However, my point was not that. As a recent graduate I can tell you that who and how a prof taught a class are not everything. I am not a conventional student as my tests never show how good I actually am. Despite the best of teachers, for many of whom I would be more that gladly post raving reviews on sites such as ratemyprof if it was needed, I still only managed to scrape a good enough score to go into grad school. However, amongst them there were really bad profs whom I loathed having taken classes from but in the end it was the materials that these profs had taught which I ended up using the most.

So, no matter who or how a course is taught you will always end up learning something. It is more of a case of filtering out the negatives and focusing on the positive (ie the information!).

As I was taught in a philosophy class...always focus on the argument (which professors are ultimately doing) and not on the person doing the arguing (or persuading).

Niket said...

John V: You have no effing clue what you are talking about. Please educate yourself first before shooting off.

First, the person in question, who was removed from teaching the class is a she, not a he. Second, she is regarded as a good teacher (know this from a couple of my friends from that Univ). Third, the student performance improved drastically in the second exam. And finally, I think her reason for seeking apology was not that she was removed, but because she was not even given an opportunity to explain; just relieved from teaching responsibilities.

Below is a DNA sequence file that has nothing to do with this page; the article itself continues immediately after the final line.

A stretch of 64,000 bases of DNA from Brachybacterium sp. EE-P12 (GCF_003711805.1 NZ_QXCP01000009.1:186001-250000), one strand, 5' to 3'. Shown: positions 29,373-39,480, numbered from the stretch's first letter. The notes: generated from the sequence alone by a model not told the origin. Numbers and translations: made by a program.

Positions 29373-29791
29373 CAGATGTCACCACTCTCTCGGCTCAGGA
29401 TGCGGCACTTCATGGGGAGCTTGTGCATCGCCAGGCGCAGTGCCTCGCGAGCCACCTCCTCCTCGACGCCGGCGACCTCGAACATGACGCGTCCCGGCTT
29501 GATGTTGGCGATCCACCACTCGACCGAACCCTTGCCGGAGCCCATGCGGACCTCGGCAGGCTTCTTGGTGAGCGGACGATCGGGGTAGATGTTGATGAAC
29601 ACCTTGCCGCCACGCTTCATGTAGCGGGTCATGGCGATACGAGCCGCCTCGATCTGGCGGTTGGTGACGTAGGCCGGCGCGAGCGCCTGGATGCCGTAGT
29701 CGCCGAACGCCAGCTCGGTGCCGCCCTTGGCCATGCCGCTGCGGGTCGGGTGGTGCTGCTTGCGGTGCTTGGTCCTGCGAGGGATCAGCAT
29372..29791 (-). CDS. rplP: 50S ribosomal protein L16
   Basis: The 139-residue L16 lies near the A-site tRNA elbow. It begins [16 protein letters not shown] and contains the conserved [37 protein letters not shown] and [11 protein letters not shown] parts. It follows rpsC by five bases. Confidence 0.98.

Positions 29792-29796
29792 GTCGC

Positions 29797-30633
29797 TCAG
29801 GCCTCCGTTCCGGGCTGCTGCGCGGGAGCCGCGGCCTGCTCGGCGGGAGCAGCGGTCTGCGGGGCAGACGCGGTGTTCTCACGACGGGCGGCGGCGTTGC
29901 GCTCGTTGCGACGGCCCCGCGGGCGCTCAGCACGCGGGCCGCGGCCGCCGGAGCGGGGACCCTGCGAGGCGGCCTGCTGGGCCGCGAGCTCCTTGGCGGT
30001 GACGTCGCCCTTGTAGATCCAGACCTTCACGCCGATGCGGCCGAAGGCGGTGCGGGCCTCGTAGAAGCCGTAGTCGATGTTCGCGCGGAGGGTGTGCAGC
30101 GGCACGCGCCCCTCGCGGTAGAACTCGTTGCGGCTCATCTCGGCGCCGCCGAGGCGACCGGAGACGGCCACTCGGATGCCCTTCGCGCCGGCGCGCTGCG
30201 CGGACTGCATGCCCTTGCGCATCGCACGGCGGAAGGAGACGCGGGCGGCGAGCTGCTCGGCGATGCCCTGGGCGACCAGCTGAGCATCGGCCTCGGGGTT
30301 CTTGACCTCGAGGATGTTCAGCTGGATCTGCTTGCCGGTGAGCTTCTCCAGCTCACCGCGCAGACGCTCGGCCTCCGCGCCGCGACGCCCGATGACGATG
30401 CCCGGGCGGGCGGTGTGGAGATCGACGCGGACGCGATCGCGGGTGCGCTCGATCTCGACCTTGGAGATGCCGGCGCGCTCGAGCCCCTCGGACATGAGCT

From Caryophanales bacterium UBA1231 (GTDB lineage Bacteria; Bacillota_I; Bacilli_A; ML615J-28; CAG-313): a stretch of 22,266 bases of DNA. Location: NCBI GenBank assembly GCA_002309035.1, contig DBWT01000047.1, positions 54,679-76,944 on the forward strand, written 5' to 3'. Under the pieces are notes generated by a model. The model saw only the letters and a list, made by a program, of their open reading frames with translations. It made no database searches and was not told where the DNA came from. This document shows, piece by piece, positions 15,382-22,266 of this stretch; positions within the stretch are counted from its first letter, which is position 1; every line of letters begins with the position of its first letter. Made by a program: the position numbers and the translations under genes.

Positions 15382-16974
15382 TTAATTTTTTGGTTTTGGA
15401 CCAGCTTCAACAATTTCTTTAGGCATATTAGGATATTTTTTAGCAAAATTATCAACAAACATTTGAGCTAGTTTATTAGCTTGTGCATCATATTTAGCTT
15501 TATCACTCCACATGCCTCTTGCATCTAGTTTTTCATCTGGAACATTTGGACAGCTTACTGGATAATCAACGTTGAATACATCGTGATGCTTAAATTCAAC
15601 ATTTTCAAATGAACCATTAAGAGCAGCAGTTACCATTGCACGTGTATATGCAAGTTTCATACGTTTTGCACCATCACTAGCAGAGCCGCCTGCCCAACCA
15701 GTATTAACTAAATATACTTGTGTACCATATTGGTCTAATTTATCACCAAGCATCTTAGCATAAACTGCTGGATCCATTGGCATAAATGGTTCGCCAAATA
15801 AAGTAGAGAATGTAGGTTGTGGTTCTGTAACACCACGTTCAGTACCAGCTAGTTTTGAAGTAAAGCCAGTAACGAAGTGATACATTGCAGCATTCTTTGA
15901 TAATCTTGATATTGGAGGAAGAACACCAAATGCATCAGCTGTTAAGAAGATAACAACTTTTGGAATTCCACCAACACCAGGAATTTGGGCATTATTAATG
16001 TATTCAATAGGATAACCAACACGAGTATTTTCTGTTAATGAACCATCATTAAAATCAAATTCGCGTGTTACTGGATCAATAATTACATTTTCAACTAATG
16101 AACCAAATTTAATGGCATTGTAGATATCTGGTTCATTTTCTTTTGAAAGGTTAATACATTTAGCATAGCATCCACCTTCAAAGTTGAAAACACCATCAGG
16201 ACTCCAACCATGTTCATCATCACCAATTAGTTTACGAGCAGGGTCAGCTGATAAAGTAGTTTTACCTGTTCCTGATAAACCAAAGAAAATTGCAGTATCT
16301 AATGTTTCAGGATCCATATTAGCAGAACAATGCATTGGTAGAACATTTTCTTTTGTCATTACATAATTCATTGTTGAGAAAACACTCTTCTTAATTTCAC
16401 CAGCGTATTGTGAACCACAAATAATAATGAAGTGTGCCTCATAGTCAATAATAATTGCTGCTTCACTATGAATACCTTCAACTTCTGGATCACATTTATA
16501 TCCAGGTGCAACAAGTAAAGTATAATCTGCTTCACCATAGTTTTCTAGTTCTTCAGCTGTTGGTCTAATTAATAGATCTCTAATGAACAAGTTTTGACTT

A prof of mine in grad school (Georgia Tech) gave me one advice: treat all student comments seriously. That does not mean you have to agree with them. He gave an example of "are we there yet": the toddler in backseat is just trying to tell you that she is bored.

I usually do an (anonymous) mid-term course evaluation[*]. These evaluations have been extremely helpful. One student said that he was performing poorly and the course sucked because he came to learn chemical engineering and all he got was math (course titled "Process Simulation" is going to be math heavy). I was surprised because I had taken pains to solve actual problems from my research (simplified versions that we use for benchmarking).

I realized what he really wanted to say was that he was struggling with the mathematical parts of the course. I tried to remedy this by taking three tutorial sessions the computer lab. I don't know if these sessions helped... but it was worth a try.

Although this is in India, which is culturally very different from US, the same observation as my prof seems to hold true.